Legalized Child Abuse
The Legal Form Of Child Abuse
Before I get into this topic, let me put forth a few disclaimers:
I know this topic is controversial, and some folks are going to disagree with me. If you can’t handle someone disagreeing with you, you might not want to continue reading.
I am not in the business of telling folks how to raise their children, so this post does not come with the intention of preaching to anyone.
My intention with this post is to make people think, and to share my opinion on this controversial topic.
If you are still reading, then great! Let’s begin…
About a week ago, I was talking with a friend about the topic of children’s civil rights. My friend said, “Isn’t it strange how we allow people to spank their children, but if you spanked your spouse it would be assault?” Even though I have given this topic lots of thought over the past few years, this comment blew me a away. In that one sentence, it seemed like she had given a perfect example to the situation in which many children find themselves in. A spouse who is hit has a way better chance at being protected. That person can go to the police (assuming the police aren’t corrupt), go to a shelter, or possibly attempt to fight back. A child, on the other hand, has no recourse. Unless the parent who is hitting them leaves visible marks, the abuse could simply be explained away as legal spanking.
“Isn’t it strange how we allow people to spank their children, but if you spanked your spouse it would be assault?”
According to Wikipedia, Corporal Punishment is defined as a form of physical punishment that involves the deliberate infliction of pain as retribution for an offence, or for the purpose of disciplining or reforming a wrongdoer, or to deter attitudes or behaviour deemed unacceptable. The term usually refers to methodically striking the offender with the open hand or with an implement, whether in judicial, domestic, or educational settings.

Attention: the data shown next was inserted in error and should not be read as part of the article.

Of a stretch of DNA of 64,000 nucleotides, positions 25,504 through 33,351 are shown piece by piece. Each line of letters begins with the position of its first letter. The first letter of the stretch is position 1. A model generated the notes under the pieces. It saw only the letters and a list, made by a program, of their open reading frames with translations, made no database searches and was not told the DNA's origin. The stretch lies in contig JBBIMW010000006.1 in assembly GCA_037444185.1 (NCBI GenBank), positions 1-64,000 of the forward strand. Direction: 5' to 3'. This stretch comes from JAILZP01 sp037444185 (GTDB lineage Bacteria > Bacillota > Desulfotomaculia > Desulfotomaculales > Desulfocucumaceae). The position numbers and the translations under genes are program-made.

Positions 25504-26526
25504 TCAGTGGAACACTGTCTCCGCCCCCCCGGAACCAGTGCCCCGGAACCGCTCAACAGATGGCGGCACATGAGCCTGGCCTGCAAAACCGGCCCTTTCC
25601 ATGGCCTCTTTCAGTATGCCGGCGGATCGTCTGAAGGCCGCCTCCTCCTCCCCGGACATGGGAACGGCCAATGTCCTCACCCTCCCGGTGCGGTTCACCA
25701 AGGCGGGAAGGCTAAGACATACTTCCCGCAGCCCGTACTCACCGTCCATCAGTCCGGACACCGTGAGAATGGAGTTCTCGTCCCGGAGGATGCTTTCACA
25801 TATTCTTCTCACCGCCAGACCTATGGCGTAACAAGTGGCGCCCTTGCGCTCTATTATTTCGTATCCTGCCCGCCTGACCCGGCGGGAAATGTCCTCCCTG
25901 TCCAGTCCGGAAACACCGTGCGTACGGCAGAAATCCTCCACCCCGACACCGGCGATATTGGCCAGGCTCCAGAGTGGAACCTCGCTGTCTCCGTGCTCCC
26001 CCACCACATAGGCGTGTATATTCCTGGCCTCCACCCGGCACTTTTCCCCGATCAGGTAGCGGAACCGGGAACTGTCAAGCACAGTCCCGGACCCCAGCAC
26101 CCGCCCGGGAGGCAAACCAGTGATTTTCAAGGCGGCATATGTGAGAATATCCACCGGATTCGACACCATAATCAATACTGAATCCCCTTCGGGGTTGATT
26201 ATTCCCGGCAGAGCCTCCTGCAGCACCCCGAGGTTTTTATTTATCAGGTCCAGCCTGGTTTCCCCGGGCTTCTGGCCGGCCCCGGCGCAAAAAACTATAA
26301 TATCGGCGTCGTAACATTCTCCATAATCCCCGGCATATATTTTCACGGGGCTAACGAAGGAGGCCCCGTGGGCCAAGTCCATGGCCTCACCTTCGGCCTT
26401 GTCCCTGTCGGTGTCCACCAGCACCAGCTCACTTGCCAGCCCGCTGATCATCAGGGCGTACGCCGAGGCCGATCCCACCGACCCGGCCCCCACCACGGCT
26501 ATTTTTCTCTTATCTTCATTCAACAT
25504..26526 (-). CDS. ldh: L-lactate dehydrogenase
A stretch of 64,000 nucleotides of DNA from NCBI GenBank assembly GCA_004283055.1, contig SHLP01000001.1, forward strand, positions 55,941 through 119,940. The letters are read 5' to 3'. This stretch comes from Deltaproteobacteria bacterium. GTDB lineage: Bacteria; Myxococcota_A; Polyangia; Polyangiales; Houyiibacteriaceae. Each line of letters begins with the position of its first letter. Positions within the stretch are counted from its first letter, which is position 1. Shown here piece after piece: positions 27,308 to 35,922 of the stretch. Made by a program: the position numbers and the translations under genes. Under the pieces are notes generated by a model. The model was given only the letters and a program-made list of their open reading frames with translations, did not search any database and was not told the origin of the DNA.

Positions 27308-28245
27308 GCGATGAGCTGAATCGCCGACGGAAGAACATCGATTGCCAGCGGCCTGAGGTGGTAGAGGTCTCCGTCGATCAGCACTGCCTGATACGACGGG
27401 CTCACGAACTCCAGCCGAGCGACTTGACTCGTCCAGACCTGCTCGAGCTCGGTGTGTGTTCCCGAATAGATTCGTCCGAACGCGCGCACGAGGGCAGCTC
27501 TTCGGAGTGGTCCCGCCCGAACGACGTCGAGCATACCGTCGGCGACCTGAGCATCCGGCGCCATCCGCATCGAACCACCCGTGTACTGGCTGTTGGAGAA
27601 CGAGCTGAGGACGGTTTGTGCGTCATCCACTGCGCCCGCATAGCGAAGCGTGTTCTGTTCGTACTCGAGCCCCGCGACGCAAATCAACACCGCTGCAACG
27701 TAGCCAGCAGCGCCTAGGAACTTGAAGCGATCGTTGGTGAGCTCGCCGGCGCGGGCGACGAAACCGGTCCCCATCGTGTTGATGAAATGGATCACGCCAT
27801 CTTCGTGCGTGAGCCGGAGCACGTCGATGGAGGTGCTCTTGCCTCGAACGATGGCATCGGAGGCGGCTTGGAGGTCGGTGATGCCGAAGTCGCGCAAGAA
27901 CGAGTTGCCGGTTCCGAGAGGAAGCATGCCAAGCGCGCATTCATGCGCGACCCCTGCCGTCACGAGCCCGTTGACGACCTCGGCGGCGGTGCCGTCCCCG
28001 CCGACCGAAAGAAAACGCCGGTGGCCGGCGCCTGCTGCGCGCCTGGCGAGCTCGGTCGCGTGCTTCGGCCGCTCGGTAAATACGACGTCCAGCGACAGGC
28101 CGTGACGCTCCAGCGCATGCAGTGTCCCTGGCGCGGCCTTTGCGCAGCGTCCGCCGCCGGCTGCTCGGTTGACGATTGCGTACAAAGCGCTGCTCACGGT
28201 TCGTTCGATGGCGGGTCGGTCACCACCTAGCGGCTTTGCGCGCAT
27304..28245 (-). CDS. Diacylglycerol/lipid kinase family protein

Currently, forty-one of the United States consider corporal punishment of minors within domestic settings lawful. Delaware outlawed it as child abuse in 2012. Twenty-one states allow some form of corporal punishment while twenty-nine have banned the practice. (Check out this list of the places that still allow teachers to hit children.) When I read that many states think it’s ok for a teacher to hit a child, I just about lost my shit. Really??!?! I won’t even get into what I would do if my daughter came home and told me a teacher hit her.
Spanking Does Not Work: My parents had two different philosophies on parenting. If we did something wrong, my Dad would spank us, and there was rarely any discussion about it. Having been spanked a few times in my life, I can assure you it doesn’t work. For example, I can count the times I was spanked as a child. I remember the spankings, how I felt during the spanking, and how I felt after. That said, I can’t remember the reasons why I was spanked. If spanking intends to teach a lesson, shouldn’t the child be able to remember the lesson? I was so afraid of being spanked that I often completely missed the lesson I was supposed to be learning.
I remember the spankings, how I felt during the spanking, and how I felt after. That said, I can’t remember the reasons why I was spanked. If spanking intends to teach a lesson, shouldn’t the child be able to remember the lesson?
My mother, on the other hand, never spanked us. I can remember distinctly the times that my mother punished me, and I remember what I was being punished for too. Her way of discipline involved follow through and respect. When me or one of my siblings was acting like a maniac, my mom would simply say something like, “one more word out of you and you will be left home next time we do something fun.” My lesson came around the age of 4. I was losing my mind in the movie theatre. My mother warned me, but at the time I clearly didn’t believe her. My fit only lasted about 60 seconds before my mother picked me up and left the theatre. She made a point of bringing my brother to the movies soon after, and she left me at home with a sitter. I remember being so sure she was kidding up until the point when she left me at the door crying and begging to go. Later that day, my brother came home with a milkshake bragging about how great the movie was. The lesson was learned.